Giant bullae are space-occupying lesions that cause compression of the surrounding lung parenchyma with impairment of lung function. The bullae arise from emphysematous projections of destroyed lung tissue. Hence they differ from blebs, which are localized collections of air between visceral pleural layers without underlying parenchymal disease.1 Giant bullae can be classified as three basic morphologic types: Type I bullae have a narrow neck and are superficial, type II are superficial as well but have a broad neck, and type III are both broad and deep.2 Giant bullae usually require surgical resection. A wide range of procedures from open excision to plication, drainage, video-assisted bullectomy, and lung resection can be applied.3 Developments in anesthesia and surgery have enabled surgeons to operate on patients with very limited pulmonary function; however, there is a subgroup of patients who carry a significant risk of prolonged air leak and respiratory complications following resection of giant bullae. In this group of patients a minimally invasive method, known as the Monaldi procedure, can be performed. The Monaldi procedure, named after the surgeon who first applied this technique, was used in the mid and late 20th century for drainage of apically located tuberculous cavities, lung abscesses, and subsequently of giant bullae.4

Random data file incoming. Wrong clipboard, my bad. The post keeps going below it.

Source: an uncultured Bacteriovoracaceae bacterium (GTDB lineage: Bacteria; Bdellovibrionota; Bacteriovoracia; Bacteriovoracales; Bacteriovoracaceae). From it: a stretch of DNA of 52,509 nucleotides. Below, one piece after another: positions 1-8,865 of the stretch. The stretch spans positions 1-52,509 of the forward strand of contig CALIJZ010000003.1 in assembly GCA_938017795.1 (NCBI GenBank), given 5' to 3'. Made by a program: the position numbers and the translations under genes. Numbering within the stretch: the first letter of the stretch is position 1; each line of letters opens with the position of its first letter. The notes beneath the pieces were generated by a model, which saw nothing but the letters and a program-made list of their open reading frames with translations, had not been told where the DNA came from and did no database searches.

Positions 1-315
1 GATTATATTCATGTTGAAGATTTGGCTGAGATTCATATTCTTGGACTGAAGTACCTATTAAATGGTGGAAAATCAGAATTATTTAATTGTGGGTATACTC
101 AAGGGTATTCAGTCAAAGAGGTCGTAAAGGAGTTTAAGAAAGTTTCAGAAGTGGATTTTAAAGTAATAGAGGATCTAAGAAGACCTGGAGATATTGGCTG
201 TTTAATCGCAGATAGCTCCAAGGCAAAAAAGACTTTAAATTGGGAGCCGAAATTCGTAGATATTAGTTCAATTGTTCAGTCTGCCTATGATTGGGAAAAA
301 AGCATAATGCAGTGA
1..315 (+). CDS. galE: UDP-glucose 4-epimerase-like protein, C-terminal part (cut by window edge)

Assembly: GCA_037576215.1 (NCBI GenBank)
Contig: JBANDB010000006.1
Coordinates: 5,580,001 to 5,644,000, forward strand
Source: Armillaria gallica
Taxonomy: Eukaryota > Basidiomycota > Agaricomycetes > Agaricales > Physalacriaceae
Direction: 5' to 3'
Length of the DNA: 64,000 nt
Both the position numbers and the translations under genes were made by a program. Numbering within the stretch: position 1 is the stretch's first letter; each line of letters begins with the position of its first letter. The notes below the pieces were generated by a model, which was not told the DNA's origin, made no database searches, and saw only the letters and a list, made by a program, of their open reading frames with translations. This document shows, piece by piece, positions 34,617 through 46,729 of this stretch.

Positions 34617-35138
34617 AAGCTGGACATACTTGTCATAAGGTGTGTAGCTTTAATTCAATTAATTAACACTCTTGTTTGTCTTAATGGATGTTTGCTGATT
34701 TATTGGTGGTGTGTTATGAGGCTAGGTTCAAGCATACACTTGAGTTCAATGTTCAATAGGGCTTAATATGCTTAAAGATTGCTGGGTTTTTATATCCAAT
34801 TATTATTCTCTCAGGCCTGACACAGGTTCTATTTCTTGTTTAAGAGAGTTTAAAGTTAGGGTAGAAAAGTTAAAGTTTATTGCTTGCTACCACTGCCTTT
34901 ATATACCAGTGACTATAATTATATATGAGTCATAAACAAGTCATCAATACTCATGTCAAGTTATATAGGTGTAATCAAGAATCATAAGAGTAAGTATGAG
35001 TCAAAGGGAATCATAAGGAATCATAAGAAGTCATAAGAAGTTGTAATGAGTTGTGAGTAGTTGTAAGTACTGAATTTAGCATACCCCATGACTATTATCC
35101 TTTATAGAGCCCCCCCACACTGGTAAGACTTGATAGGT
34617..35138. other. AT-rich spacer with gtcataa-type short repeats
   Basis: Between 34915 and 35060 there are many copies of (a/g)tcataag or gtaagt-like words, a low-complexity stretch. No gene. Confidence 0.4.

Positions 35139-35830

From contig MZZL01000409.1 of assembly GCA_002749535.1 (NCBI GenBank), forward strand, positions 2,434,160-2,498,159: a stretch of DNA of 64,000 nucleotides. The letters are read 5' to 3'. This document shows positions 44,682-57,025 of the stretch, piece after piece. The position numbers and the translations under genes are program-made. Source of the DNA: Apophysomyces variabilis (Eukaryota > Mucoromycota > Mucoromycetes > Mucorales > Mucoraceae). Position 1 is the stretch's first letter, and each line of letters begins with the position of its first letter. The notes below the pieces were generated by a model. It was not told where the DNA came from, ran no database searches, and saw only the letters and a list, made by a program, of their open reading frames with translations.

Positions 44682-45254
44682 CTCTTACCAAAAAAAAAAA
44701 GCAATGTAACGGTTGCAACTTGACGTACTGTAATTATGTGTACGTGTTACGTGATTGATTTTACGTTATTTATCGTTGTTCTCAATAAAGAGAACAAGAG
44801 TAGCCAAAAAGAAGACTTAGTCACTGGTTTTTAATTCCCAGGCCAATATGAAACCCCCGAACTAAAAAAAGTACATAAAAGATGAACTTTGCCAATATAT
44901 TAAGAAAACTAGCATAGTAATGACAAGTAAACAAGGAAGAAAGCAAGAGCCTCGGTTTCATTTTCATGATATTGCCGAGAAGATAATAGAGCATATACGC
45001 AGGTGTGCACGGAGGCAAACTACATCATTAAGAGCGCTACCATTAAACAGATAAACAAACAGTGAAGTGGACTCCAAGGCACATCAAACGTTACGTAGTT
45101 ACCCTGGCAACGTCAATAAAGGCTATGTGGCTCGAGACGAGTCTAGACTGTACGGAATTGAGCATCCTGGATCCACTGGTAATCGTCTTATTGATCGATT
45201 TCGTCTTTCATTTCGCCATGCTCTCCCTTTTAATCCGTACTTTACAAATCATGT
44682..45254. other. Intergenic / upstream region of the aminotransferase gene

Most patients who undergo this procedure are heavy smokers of middle to advanced age with a prolonged history of medical treatment. The most common symptoms are dyspnea and chest pain. Giant bullae occupy a significant portion of the intrathoracic space, causing significant compression of adjacent healthy lung tissue. As a result, the physiologic dead space increases and the presence of these bullae aggravate the patient's symptoms of dyspnea in generalized emphysema.
Secondary pneumothorax and hemoptysis can be the initial presenting complications. If the bulla becomes infected, fever, cough, and increased sputum production may accompany the clinical picture. Preliminary evaluation usually begins with a plain chest radiograph. Giant bullae usually have a concave contour at the base, which can be used to differentiate a bulla from pneumothorax (Fig. 100-1). If the bulla is infected, an air–fluid level is seen. The chest x-ray also may demonstrate a generalized heterogeneous emphysema, areas of scarring secondary to previous infections, and interstitial fibrosis (Fig. 100-2). Standard chest computed tomography (CT) is the best study for delineating the extent of the bulla and the degree of compression of surrounding lung tissue.
A giant bulla in the right upper zone of the chest. This bulla originated from the middle lobe and extended to the pulmonary hilum. It was treated with middle lobectomy.
A patient with a giant right upper lobe bulla, generalized emphysema, and interstitial fibrosis of the lung. His pulmonary function was severely limited with an FEV1 of 0.90 L (29%) ...
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